How to Drill and Tap Metal

Tapping a hole in a metal part can often remove the need for a nut. Rather than passing the bolt through the metal part and putting a nut on the back side, you can sometimes tap the threads right into the metal part and simply tighten down the fastener. Tapping metal creates threads in the metal. You can then put a threaded fastener into these threads.

To create proper threads in metal, you need to drill the correct size hole in the metal. To determine the correct size hole to drill into the metal, you will need to reference a drill and tap chart such as the one at this link:


Basic Tapping Instructions

Locate the size of the fastener you need to install in the metal. Identify the thread size and pitch on the drill and tap chart. (The fastener size is generally displayed on the left-hand side of the chart.)

Place the piece of metal on a stable work surface. Keep in mind that a properly secured work piece is a safe work piece.  When drilling and tapping, pieces can spin, move or even rise up on the tooling causing damage or worse – personal injury!

Select the “drill bit” from the set that matches the size recommended on the chart we have provided. Secure the tooling in the drill motor and put on your safety glasses and other safety equipment.

Drill the hole into or through the metal, depending on the type of metal and the application. Liberally apply cutting and tapping fluid to the “drill bit” while you drill to lubricate and cool the drill bit. Remember that slower RPM rates are better than faster ones.  Too fast and you will damage the “drill bit” or maybe even your part.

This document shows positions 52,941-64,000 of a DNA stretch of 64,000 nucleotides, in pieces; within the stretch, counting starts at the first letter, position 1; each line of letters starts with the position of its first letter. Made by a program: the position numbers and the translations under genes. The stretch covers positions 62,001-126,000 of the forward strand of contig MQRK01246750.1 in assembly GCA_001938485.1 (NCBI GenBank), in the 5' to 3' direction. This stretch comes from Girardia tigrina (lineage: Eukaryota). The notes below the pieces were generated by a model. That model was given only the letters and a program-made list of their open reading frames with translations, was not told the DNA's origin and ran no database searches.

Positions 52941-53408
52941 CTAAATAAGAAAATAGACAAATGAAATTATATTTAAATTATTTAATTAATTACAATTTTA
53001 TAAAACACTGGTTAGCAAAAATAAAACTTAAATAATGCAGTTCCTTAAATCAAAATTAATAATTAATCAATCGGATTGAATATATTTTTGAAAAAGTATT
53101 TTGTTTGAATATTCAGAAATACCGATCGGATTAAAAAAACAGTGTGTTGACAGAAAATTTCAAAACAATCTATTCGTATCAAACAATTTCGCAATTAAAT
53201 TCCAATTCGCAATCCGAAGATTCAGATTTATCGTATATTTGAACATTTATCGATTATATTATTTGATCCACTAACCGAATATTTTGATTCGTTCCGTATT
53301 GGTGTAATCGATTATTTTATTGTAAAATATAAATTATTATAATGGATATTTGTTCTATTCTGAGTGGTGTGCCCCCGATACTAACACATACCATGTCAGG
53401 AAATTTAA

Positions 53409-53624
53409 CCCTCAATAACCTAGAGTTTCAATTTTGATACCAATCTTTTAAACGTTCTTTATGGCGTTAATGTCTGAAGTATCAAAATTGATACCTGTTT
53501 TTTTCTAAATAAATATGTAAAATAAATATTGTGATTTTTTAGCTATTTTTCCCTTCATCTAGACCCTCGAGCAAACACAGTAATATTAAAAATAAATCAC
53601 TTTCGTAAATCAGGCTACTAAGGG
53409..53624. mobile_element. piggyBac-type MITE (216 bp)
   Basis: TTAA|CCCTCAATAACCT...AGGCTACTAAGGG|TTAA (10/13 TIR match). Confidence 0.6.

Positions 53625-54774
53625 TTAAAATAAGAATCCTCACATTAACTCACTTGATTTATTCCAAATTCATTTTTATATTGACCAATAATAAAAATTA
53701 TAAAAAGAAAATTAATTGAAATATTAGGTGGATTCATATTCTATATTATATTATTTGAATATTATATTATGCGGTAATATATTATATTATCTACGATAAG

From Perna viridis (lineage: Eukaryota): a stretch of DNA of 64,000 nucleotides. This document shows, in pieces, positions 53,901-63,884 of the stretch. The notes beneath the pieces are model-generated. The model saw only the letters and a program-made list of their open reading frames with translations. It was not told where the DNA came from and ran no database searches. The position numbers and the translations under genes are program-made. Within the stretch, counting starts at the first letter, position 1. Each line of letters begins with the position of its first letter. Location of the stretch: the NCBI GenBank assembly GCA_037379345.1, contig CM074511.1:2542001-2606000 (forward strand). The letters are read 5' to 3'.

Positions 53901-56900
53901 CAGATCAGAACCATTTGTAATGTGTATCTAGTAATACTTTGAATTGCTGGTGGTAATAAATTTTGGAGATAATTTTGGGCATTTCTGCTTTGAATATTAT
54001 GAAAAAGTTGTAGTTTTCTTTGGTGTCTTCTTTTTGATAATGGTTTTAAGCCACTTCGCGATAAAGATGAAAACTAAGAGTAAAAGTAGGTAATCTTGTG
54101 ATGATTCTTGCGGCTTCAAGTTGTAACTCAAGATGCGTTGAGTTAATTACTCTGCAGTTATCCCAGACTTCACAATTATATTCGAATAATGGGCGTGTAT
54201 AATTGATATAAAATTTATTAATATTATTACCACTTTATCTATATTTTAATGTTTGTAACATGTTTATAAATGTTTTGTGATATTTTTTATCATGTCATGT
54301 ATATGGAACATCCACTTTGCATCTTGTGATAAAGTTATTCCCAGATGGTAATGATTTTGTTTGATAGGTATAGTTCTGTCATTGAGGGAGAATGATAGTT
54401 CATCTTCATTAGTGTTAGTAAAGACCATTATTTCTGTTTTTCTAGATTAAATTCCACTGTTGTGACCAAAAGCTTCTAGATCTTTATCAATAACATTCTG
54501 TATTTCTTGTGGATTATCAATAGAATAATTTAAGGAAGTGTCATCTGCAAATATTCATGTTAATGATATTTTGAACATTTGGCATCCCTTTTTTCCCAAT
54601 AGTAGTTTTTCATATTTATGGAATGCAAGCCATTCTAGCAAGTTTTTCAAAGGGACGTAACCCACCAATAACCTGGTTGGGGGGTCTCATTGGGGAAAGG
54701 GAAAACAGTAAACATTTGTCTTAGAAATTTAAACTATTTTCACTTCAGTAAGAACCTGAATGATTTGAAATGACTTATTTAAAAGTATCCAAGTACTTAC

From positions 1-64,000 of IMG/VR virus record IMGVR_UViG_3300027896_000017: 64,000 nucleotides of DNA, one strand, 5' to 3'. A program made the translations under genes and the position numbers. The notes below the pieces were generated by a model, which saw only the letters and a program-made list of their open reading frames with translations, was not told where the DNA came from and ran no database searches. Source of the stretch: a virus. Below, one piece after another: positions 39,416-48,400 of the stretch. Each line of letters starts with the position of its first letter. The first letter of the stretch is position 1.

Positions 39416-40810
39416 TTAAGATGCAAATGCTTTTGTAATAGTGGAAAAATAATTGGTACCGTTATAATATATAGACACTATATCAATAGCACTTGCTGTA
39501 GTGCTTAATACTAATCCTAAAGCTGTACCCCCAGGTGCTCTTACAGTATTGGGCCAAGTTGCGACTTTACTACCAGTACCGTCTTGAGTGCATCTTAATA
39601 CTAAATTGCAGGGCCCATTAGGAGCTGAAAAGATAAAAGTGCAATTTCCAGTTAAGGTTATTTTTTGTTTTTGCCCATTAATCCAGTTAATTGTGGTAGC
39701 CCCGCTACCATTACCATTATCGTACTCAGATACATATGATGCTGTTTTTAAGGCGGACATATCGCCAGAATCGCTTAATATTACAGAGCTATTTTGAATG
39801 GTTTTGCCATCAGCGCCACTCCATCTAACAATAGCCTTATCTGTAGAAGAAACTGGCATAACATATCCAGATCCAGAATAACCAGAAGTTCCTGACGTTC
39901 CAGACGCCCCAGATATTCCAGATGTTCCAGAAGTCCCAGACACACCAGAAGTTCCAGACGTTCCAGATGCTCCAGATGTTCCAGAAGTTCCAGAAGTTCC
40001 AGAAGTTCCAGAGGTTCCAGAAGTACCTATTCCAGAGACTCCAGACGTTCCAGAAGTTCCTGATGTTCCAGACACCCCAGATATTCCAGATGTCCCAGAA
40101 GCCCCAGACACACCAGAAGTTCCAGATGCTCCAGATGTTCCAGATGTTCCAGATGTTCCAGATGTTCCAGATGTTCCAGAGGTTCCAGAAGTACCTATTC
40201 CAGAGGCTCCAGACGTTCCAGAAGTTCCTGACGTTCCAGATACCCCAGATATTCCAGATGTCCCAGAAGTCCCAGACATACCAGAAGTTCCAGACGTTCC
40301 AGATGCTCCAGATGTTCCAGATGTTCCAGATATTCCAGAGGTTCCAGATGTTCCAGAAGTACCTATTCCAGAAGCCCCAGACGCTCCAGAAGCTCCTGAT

Select the tap from the tap set that matches the size of the fastener you will be installing into the metal and secure the tap in the tee-handle tap wrench.

Coat the tap with cutting and tapping fluid. Place a bit of fluid on / in the hole to be tapped. Align the tap with the drilled hole in the metal. Start threading the hole in the metal by turning the tee-handle tap wrench clockwise for a right-hand threaded hole or counter-clockwise for a left-hand threaded hole. Make sure that the tap is straight with the hole to ensure that your fastener will seat correctly.

Reverse the direction you are turning the tee-handle tap wrench if and when you feel the resistance from the tap increase. This will break the shavings and chips coming from the metal. This makes the process of threading the metal easier.

IMPORTANT: Make sure to keep any and all pressure on the tap to a minimum. you only want to press down when starting the tap.  From that point forward, you want to make sure you are only turning the tap and not leaning it from side to side or pressing down.  Some taps are hard and brittle to cut difficult metals. This means that they will snap very easily – especially smaller diameter taps.

The smaller the t-handle tap holder, the better.  Using a larger one causes broken taps often.  As long as you can comfortably turn the tap, you are good.  Look for flexing or twisting in the tap while you go.  If this happens, add more fluid, reverse the rotation for a turn or two to remove chips and continue down.

Remove the tap from the metal, wipe the cutting and tapping fluid from the surface of the metal and turn the threaded fastener into the newly threaded hole in the metal to ensure that the threads are cut correctly.

If the threaded fastener will not thread into the hole, look for debris or metal shavings in the hole and clean them out. It is almost never necessary to re-cut the threads unless your tap is the wrong size or extremely damaged.

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